Larry Brazil has been a patient at University Community Hospital for nearly 1,000 days.
He has racked up a hospital bill — in addition to his doctors' fees — of more than $1.7 million, his family says.
His mind is alert, but he can't walk or talk and must use a ventilator to breathe 24 hours a day, seven days a week.
But soon the 77-year-old retired printer and dump truck driver will be discharged under a court order, ending the hospital's unprecedented two-year effort to move him and taking his family into uncertain territory as they attempt to care for him at home.
Lengthy stays and million-dollar hospital bills are not unheard of. But Brazil's case raises serious questions about health care access and costs. How can one patient remain in the hospital for so long — likely at taxpayers' expense — at a time when millions of others struggle to get health care?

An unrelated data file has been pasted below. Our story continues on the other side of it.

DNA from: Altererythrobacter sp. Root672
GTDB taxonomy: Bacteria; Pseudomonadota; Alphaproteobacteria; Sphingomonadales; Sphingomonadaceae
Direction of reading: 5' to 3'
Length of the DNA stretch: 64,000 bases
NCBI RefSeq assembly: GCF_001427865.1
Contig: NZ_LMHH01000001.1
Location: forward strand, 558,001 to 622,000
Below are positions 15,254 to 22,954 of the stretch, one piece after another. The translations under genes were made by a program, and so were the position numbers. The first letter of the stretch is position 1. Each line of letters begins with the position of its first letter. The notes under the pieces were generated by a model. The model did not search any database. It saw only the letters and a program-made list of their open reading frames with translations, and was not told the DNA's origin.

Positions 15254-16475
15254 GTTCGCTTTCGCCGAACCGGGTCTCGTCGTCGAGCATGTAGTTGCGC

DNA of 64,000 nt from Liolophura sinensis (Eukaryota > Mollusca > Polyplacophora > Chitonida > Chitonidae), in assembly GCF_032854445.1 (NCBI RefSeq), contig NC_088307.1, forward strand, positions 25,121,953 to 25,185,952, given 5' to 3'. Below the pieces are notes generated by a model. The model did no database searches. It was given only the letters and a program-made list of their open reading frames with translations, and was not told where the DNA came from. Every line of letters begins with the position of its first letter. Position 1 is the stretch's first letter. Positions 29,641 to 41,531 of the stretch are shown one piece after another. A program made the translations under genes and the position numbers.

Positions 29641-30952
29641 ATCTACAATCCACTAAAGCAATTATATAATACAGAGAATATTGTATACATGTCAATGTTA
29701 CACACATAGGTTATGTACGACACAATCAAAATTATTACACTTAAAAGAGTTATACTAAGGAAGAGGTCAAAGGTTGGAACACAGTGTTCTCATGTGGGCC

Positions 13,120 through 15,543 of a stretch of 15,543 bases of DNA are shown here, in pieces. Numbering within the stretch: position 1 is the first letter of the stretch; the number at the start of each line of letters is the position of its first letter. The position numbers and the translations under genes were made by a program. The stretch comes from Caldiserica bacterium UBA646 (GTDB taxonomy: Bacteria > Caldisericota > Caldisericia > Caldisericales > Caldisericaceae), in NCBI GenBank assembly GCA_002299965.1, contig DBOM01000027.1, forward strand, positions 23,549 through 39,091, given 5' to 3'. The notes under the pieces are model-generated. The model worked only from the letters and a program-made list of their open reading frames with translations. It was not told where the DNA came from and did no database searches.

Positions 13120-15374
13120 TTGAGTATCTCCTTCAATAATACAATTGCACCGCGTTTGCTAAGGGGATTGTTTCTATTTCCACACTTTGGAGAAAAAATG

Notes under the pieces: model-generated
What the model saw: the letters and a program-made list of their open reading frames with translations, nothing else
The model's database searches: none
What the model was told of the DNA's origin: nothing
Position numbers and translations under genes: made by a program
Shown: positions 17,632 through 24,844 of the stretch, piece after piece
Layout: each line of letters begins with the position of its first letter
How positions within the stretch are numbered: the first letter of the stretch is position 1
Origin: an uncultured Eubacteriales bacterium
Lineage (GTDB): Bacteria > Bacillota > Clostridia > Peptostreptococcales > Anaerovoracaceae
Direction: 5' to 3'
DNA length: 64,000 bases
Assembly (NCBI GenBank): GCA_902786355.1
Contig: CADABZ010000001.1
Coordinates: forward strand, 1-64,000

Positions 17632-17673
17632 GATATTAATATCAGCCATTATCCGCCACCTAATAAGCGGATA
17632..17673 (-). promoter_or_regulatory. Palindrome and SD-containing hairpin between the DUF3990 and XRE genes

And why is it so difficult for families like the Brazils to find good options for long-term care outside the hospital?
Brazil's case "is an anomaly, but it's an expensive anomaly," said Jay Wolfson, an expert on health policy at the University of South Florida.
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Patient Runs Out of Hospital Time but Options are Slim